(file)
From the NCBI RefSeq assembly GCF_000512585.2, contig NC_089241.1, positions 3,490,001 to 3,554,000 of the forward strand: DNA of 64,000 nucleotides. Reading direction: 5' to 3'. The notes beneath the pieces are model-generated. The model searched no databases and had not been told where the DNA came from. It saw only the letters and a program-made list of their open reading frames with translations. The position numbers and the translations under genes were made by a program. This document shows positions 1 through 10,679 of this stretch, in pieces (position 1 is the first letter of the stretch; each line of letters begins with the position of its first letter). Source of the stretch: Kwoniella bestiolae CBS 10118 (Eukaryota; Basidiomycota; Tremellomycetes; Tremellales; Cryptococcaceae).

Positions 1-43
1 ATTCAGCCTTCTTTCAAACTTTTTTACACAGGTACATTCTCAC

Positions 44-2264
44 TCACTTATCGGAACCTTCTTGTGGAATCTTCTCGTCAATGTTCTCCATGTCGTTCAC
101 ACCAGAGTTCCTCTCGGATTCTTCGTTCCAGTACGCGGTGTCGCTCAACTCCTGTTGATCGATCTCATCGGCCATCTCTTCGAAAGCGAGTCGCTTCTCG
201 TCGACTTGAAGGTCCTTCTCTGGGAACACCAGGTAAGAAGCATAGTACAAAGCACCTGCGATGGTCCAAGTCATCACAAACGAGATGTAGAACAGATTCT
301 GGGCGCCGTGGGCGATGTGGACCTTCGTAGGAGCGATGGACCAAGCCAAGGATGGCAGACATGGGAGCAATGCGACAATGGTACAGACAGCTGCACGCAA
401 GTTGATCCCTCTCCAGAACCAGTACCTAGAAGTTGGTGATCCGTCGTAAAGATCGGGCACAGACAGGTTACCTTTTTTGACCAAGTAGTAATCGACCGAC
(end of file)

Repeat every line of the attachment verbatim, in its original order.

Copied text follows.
From the NCBI RefSeq assembly GCF_000512585.2, contig NC_089241.1, positions 3,490,001 to 3,554,000 of the forward strand: DNA of 64,000 nucleotides. Reading direction: 5' to 3'. The notes beneath the pieces are model-generated. The model searched no databases and had not been told where the DNA came from. It saw only the letters and a program-made list of their open reading frames with translations. The position numbers and the translations under genes were made by a program. This document shows positions 1 through 10,679 of this stretch, in pieces (position 1 is the first letter of the stretch; each line of letters begins with the position of its first letter). Source of the stretch: Kwoniella bestiolae CBS 10118 (Eukaryota; Basidiomycota; Tremellomycetes; Tremellales; Cryptococcaceae).

Positions 1-43
1 ATTCAGCCTTCTTTCAAACTTTTTTACACAGGTACATTCTCAC

Positions 44-2264
44 TCACTTATCGGAACCTTCTTGTGGAATCTTCTCGTCAATGTTCTCCATGTCGTTCAC
101 ACCAGAGTTCCTCTCGGATTCTTCGTTCCAGTACGCGGTGTCGCTCAACTCCTGTTGATCGATCTCATCGGCCATCTCTTCGAAAGCGAGTCGCTTCTCG
201 TCGACTTGAAGGTCCTTCTCTGGGAACACCAGGTAAGAAGCATAGTACAAAGCACCTGCGATGGTCCAAGTCATCACAAACGAGATGTAGAACAGATTCT
301 GGGCGCCGTGGGCGATGTGGACCTTCGTAGGAGCGATGGACCAAGCCAAGGATGGCAGACATGGGAGCAATGCGACAATGGTACAGACAGCTGCACGCAA
401 GTTGATCCCTCTCCAGAACCAGTACCTAGAAGTTGGTGATCCGTCGTAAAGATCGGGCACAGACAGGTTACCTTTTTTGACCAAGTAGTAATCGACCGAC